A court in Kazakhstan has banned the outspoken independent newspaper Respublika, amid what critics see as a year-long political crackdown following fatal unrest in the town of Zhanaozen last December that has seen an opposition leader jailed, his party shut down, and media outlets critical of the administration of President Nursultan Nazarbayev closed.
On December 25 the court ordered Respublika to shut down its print version and all associated print outlets and websites containing the word “Respublika,” Almaty-based media freedom watchdog Adil Soz reported. The ruling was issued four days after a key opposition party, Alga!, was closed.
Respublika – which has long operated under pressure in Kazakhstan, and once had the corpse of a decapitated dog pinned to its wall as an apparent threat – was among around 40 media outlets targeted for closure by prosecutors who allege their coverage of the Zhanaozen unrest was “extremist” and contained calls to overthrow the state. Prosecutors say the outlets are funded by fugitive oligarch and Nazarbayev opponent Mukhtar Ablyazov (who is on the run from British justice in a separate fraud case).
The unregistered Alga! party, one of Kazakhstan’s only genuine opposition forces, has lost its legal battle against closure, it announced by Twitter today.
On December 21 a court in Almaty declared Alga! “extremist” and ordered its closure, the party said. It had been battling the closure bid since last month, when prosecutors announced they were seeking to shut it over allegations that it was involved in inciting fatal unrest in Zhanaozen last December.
Alga! leader Vladimir Kozlov is serving a jail term on charges he fomented that violence and sought to overthrow the administration of long-time President Nursultan Nazarbayev. Kozlov denies the charges and argues that he and his party -- which the authorities have for years refused to register to operate legally -- engaged only in legitimate opposition activity. Independent watchdog groups called the trial a sham.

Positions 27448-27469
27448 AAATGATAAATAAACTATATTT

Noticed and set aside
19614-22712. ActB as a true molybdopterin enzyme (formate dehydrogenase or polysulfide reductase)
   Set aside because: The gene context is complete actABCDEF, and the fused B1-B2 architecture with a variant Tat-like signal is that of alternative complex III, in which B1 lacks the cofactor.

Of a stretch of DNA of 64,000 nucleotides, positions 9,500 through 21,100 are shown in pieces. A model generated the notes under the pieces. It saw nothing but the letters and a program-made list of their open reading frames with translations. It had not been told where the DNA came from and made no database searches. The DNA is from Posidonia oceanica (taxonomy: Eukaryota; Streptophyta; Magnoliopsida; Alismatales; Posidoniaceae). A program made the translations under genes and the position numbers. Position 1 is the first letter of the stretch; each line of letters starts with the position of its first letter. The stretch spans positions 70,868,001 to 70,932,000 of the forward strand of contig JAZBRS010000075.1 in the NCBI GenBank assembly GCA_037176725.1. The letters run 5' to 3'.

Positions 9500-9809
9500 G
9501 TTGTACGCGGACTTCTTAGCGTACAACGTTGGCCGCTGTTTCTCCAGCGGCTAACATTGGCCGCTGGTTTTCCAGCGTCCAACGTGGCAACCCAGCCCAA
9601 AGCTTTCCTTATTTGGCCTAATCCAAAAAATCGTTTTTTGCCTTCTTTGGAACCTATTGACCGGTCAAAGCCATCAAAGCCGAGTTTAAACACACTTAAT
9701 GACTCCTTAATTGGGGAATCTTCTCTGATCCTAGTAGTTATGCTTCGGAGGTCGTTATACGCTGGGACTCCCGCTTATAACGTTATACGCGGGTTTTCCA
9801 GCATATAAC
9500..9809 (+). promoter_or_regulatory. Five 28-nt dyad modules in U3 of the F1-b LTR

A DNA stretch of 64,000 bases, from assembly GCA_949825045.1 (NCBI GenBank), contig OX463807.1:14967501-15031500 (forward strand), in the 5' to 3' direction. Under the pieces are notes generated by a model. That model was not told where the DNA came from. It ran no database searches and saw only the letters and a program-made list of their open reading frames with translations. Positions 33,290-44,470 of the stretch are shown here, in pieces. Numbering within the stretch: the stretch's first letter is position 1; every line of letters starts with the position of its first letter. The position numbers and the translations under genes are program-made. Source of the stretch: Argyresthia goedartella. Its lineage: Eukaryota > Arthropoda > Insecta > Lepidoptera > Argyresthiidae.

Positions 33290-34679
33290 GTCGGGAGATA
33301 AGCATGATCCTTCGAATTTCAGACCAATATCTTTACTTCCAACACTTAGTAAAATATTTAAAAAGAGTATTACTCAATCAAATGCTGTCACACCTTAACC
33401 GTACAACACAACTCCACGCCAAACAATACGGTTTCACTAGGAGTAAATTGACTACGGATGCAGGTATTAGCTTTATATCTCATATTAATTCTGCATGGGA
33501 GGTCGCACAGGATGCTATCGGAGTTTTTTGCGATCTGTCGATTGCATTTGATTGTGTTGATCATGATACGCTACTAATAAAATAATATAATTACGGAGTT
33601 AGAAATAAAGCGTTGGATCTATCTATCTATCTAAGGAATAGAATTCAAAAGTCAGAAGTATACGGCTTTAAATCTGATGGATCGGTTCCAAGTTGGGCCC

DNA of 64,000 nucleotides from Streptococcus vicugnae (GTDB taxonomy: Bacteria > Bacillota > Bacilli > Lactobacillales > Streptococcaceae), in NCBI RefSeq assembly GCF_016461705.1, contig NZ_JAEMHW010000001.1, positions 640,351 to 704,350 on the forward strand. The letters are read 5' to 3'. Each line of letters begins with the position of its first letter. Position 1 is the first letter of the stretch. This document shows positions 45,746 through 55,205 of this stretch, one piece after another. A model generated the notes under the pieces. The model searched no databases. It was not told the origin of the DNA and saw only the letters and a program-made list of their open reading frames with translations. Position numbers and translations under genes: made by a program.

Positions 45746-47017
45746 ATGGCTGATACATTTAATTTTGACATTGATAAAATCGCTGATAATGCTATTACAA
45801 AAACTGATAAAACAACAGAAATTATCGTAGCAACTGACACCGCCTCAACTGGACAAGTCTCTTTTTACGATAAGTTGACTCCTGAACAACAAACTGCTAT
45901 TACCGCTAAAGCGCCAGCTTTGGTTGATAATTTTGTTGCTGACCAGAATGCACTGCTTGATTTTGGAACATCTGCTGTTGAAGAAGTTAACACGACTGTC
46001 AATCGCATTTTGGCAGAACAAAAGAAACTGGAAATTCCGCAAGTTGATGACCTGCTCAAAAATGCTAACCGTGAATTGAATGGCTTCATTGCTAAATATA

“Money for blood: Their weapons are dirty games and provocations, their business is unrest and social conflicts.” It sounds like a trailer for an exciting new movie, but it is actually an advert for a state TV “documentary” in Kazakhstan sullying the names of political opponents of President Nursultan Nazarbayev.
The program, broadcast on Khabar TV on November 15 ahead of an appeal hearing by jailed opposition leader Vladimir Kozlov, consists of a 20-minute diatribe against Kozlov and alleged accomplices, including fugitive oligarch Mukhtar Ablyazov. They are portrayed as greedy criminals who stoked deadly unrest in the town of Zhanaozen last December to make money.
The “documentary” -- which has echoes of the “Anatomy of a Protest” aired on Russian TV to slur Russia’s opposition -- is entitled “Amoral Alga!rhythm,” a play on words with the name of Kozlov’s unregistered political party, Alga!. The party is described as “a criminal group,” a secretive network that funneled money from Ablyazov into Kazakhstan to foment unrest.
As the anniversary of last December’s killing of 15 protestors in Zhanaozen approaches, a lobbying war is heating up in Washington that looks set to focus new attention on the Kazakhstan violence.
A group of Kazakhstani activists, with the support of a New York-based human rights watchdog, has been pushing for sanctions on officials they deem responsible for the shootings, from President Nursultan Nazarbayev on down. That’s upset one associate of the Nazarbayev administration, who has sent the rights group a letter threatening legal action.
The letter to the Human Rights Foundation (HRF) was penned by lawyers for Alexander Mirtchev, a businessman who chairs the Krull Corp. Krull describes itself as a “global strategic solutions provider” and is linked to Kazakhstan’s administration through Mirtchev’s position as an independent director of the country’s sovereign wealth fund. Mirtchev also sits on various think tanks in the US and UK that critics say are lobbying organizations.